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The rate of spontaneous sodium channel disappearance . (A) Duration histogram of the lifetimes of 59 sodium channels that disappear spontaneously. The lifetimes were accumulated in 5-min bins . (B) Survivor plot of the lifetimes of all 524 sodium channels . The lifetimes were accumulated in 5-min bins . (C) The spontaneous sodium channel disappearance rate as estimated by dividing the number of events per bin in A by the total number of lifetimes in the corresponding bin in B. The solid horizontal line at 0.004/min marks the average channel disappearance rate over the first 90 min . FIGURE 2 .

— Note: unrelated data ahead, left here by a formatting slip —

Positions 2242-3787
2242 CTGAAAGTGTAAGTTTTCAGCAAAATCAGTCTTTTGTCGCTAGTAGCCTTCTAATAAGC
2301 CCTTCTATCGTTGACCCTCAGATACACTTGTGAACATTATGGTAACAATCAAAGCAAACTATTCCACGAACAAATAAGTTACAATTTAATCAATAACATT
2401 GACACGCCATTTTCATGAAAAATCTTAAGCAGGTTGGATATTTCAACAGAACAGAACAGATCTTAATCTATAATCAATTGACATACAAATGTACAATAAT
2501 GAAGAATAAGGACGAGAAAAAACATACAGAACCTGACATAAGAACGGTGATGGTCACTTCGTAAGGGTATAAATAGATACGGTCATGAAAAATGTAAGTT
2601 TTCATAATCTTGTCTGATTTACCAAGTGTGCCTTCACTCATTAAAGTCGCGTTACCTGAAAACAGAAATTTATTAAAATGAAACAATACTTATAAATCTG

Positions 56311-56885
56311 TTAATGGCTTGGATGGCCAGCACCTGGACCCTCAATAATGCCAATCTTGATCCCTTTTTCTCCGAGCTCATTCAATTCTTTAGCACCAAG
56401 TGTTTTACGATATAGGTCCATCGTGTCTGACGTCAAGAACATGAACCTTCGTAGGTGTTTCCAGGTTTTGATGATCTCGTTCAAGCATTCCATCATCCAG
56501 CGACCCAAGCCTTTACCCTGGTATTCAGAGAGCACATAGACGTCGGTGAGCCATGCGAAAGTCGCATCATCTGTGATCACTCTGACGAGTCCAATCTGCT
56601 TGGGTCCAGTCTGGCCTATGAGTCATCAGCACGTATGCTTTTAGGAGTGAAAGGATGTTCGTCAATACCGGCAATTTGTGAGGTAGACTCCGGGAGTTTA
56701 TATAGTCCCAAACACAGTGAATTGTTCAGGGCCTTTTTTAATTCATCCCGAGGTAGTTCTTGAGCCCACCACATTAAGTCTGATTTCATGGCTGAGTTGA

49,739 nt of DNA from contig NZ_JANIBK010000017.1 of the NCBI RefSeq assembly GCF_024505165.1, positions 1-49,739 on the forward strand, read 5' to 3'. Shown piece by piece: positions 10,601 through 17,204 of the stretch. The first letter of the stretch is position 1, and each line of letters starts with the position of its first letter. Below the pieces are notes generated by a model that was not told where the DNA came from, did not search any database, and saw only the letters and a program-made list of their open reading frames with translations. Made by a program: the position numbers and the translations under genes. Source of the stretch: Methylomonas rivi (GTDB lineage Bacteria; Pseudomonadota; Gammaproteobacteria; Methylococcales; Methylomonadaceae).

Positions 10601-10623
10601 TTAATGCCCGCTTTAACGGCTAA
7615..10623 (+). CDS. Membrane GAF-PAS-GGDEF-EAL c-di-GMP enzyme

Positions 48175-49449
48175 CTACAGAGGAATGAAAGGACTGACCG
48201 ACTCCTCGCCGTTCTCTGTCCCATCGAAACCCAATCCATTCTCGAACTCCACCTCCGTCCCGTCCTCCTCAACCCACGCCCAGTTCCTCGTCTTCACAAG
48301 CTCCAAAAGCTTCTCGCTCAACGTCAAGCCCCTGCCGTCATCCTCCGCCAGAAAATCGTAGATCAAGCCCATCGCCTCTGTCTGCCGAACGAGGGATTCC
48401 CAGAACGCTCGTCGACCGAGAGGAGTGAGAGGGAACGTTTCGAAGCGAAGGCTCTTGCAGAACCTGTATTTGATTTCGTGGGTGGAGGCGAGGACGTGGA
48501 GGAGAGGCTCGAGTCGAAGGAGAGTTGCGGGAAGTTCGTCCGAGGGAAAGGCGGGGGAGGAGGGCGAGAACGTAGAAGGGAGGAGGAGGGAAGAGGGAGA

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to a thick membrane, as evidenced by a decrease in membrane capacitance ; or, for unknown reasons, the channels spontaneously disappear some time after incorporation . These channels were usually normal up to the point of disappearing . One possible cause for channel disappearances is the dissociation of BTX from the channels, in which case the disappearance rate is an upper estimate for the BTX dissociation rate constant . To obtain an estimate for the spontaneous disappearance rate, the following procedure was used. The distribution of channel lifetimes, the interval from channel appearance to disappearance, for the 59 spontaneously disappearing channels was accumulated into a duration histogram (Fig. 2A) . In addition, all 524 channel lifetimes were accumulated into a survivor histogram (Fig. 2B) . For